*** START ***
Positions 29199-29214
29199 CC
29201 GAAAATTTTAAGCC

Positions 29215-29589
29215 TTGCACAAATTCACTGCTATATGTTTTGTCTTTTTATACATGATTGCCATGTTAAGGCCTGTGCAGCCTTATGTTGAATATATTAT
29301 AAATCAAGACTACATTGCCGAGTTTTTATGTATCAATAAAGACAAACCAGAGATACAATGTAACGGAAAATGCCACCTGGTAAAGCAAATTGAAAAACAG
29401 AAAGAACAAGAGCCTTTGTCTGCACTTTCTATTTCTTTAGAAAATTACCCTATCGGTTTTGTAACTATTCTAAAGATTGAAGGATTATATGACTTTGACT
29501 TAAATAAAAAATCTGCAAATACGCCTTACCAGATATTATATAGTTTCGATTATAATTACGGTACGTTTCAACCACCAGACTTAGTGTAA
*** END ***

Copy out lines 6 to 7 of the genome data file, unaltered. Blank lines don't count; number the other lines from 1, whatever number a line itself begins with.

29301 AAATCAAGACTACATTGCCGAGTTTTTATGTATCAATAAAGACAAACCAGAGATACAATGTAACGGAAAATGCCACCTGGTAAAGCAAATTGAAAAACAG
29401 AAAGAACAAGAGCCTTTGTCTGCACTTTCTATTTCTTTAGAAAATTACCCTATCGGTTTTGTAACTATTCTAAAGATTGAAGGATTATATGACTTTGACT